5D. Steven KellerTactile, frictional, and softness attributes of paper: Letting your customer feel your product
6Martin A. HubbeSecurity papers: Trust but verify
7Chen Lu, Scott Rosencrance, Darren Swales, Rosy Covarrubias, and Martin A. HubbeDry strength: Strategies for stronger paper
8Elias RetulainenBulky, formable, or foldable paper: Air is the lowest-cost component and a way to reduce basis weight
9Lokendra Pal, Peeti Tyagi, and Paul D. FlemingPrinting paper: Smooth, possibly glosy, and superior printing


Chapter 1

Introduction: Making Your Paper Special

Martin A. Hubbe, North Carolina State University, Department of Forest Biomaterials

Scott Rosencrance, Kemira

Chapter 2

Colorants: A Way to Set Your Paper Products Apart

Barbara Lukasik, Kemira

William Dempsey, Kemira

Chapter highlights:

  • The human eye perceives color in a complex manner that includes attributes such as hue, chroma, and lightness.
  • The L*, a*, b* system provides a convenient way to communicate color specifications and differences relative to standards.
  • Direct dyes are the most widely used. Their name implies that they are generally expected to be self-retaining on fibers.
  • Carefully organized arrangements of single and double covalent bonds in a dye molecule (conjugation) allows absorbance of visible light.
  • Dyes differ with respect to their light fastness, bleed fastness, bleachability, and relative affinity for fibers and other solids in the paper.
  • A color-matching problem called metamerism can be expected if a mill is using a red, yellow, or blue dye that is very different in hue from what was used to make the standard for the grade.
  • Fluorescent whitening agents (FWAs) work by absorbing ultraviolet light that people cannot see and emitting the energy as blue light.

Chapter 3

Fluid Resistance: The Sizing of Paper

Susan Ehrhardt, Solenis

John Leckey, Solenis

Chapter highlights:

  • Papermaking fibers have a natural tendency to take up water. Paper can be made water-resistant by adding internal sizing agents to the fiber suspension or surface sizing agents added at a size press, or both.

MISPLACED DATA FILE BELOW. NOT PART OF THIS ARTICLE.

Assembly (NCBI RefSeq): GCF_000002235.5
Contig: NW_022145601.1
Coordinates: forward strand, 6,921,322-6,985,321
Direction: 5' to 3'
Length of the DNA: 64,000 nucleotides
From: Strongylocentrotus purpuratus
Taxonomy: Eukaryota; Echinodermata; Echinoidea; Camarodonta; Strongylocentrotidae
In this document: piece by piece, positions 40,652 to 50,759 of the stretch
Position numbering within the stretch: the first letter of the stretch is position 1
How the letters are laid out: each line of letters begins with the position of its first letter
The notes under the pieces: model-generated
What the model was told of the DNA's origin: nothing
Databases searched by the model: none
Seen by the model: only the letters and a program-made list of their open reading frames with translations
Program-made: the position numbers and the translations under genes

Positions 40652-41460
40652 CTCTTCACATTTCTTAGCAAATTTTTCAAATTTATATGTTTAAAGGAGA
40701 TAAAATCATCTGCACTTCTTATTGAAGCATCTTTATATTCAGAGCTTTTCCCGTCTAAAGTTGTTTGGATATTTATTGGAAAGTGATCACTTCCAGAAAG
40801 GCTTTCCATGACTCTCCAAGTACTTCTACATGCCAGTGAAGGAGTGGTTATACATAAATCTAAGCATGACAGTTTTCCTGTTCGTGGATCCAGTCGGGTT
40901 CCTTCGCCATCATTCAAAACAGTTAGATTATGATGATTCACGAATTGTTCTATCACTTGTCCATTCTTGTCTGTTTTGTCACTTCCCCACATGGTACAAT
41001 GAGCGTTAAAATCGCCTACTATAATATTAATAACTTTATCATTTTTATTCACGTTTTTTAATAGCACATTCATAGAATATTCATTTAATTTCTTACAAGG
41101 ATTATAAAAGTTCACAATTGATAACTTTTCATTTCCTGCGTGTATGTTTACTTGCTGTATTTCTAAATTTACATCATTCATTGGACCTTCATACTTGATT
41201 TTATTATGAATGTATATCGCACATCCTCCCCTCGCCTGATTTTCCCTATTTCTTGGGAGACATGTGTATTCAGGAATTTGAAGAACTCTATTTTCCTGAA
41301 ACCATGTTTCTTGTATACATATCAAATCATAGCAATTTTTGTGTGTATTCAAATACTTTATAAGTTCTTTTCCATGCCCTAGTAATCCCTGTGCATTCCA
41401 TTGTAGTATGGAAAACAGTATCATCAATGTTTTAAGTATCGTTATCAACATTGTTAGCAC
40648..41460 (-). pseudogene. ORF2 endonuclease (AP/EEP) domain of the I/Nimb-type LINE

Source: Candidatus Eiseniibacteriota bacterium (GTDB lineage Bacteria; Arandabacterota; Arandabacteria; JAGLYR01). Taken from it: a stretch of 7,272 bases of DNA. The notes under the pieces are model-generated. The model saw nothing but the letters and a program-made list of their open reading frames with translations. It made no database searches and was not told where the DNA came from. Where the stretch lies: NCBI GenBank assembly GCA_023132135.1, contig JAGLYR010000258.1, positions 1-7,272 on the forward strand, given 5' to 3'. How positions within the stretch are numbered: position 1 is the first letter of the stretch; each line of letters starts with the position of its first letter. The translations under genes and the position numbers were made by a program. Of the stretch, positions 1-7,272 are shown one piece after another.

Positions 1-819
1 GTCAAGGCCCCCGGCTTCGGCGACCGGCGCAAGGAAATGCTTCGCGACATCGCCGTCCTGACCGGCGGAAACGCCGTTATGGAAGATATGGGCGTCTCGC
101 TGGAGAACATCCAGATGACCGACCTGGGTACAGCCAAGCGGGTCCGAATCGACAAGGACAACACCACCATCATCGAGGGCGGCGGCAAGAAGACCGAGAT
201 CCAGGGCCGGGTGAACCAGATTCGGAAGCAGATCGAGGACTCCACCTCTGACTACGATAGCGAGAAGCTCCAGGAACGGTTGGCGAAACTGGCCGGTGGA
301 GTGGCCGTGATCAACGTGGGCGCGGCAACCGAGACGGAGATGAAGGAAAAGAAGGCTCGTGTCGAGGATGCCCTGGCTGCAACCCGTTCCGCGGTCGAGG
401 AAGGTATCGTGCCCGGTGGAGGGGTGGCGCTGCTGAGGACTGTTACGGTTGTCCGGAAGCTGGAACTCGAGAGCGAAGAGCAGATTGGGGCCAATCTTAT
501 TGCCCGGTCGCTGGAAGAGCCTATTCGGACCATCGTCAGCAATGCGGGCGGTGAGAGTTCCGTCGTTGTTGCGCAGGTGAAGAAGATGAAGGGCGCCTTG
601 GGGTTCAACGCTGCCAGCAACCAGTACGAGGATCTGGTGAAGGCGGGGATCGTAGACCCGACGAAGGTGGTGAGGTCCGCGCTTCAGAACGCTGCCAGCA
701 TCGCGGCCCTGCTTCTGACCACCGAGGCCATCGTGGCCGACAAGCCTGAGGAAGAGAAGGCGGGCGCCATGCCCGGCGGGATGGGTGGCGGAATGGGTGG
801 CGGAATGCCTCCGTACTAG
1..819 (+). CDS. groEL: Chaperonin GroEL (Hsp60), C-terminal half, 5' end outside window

• Rosin sizing agents, which mainly fall into the categories of soap sizes and emulsion sizes, are most often used in combination with papermaker’s alum (aluminum sulfate) under acidic papermaking conditions.
  • Alkylketene dimer (AKD) and related agents, which are capable of reacting with the hydroxyl groups of fibers, are useful for alkaline papermaking conditions, especially when high levels of holdout are needed.
  • Alkenylsuccinic anhydride (ASA) is more reactive than AKD and is recommended when full curing before the size press is desired.
  • Styrene maleic anhydride, styrene acrylates, and related copolymers can be added to the size press formulation to increase the hydrophobic character of paper.
  • The best sizing strategy is determined by a combination of factors including the reason for sizing, the fiber furnish, other additives, and the equipment available.

Chapter 4

Absorbency: Even More Friendly Toward Aqueous Liquids

Franklin Zambrano Gotera, North Carolina State University, PhD candidate

Tiago de Assis, North Carolina State University (now at Kemira)

Jacob Zwilling, North Carolina State University, PhD candidate

Richard A. Venditti, North Carolina State University

Ronalds Gonzalez, North Carolina State University

Chapter highlights:

  • Paper’s ability to absorb moisture is generally favored by high bulk, meaning that the apparent density is low. Papermakers can minimize refining and pressing to keep the paper bulky.
  • Creping the paper with a doctor blade, after it has been dried on a large steam-heated cylinder (Yankee), achieves both bulk and absorbency. Chemical additives such as adhesives and release agent can be used to optimize the creping process.
  • Fast uptake of fluids is favored by large pores in the paper. However, small pores within the paper can be important if the fluid needs to be held in the paper against gravity or mild pressures.
  • There is a need for better testing procedures for reliable assessment of the capacity and rate of liquid uptake by tissue paper and towel products.

Chapter 5

Tactile and Frictional Effects: Soft or Otherwise Distinctive

D. Steven Keller, Miami University, Department of Chemical, Paper and Biomedical Engineering

Chapter highlights:

  • Tactile sensations are very important for the perception of quality for both hygienic papers and for flat grades such as printing and writing and premium packaging.
  • Objective measurements of softness continue to challenge paper scientists because human tactile sensitivity varies greatly. However, reasonable correlations between instrumental methods and human test panels have helped the papermaker.
  • Many techniques for adding value to products by improving perceived softness or handle are available to the papermaker. These include chemicals to change the internal structure, the topography of the surface, or covering the surface with a coating.
  • Surface softness, achieved through a reduction of the surface friction with chemical treatments, dominates the perception of softness for both hygienic and flat grade products.

Chapter 6

Security Papers: Trust But Verify

Martin A. Hubbe, North Carolina State University, Department of Forest Biomaterials

Chapter highlights:

  • Unique characteristics of currency paper, related to the materials and processes employed, can make it difficult to produce illegal counterfeit paper items.